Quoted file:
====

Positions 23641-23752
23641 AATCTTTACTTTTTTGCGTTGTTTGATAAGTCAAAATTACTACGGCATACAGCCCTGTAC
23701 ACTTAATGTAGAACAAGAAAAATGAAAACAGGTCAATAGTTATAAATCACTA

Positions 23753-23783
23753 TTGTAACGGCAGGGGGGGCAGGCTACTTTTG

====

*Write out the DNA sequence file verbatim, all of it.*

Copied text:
Positions 23641-23752
23641 AATCTTTACTTTTTTGCGTTGTTTGATAAGTCAAAATTACTACGGCATACAGCCCTGTAC
23701 ACTTAATGTAGAACAAGAAAAATGAAAACAGGTCAATAGTTATAAATCACTA

Positions 23753-23783
23753 TTGTAACGGCAGGGGGGGCAGGCTACTTTTG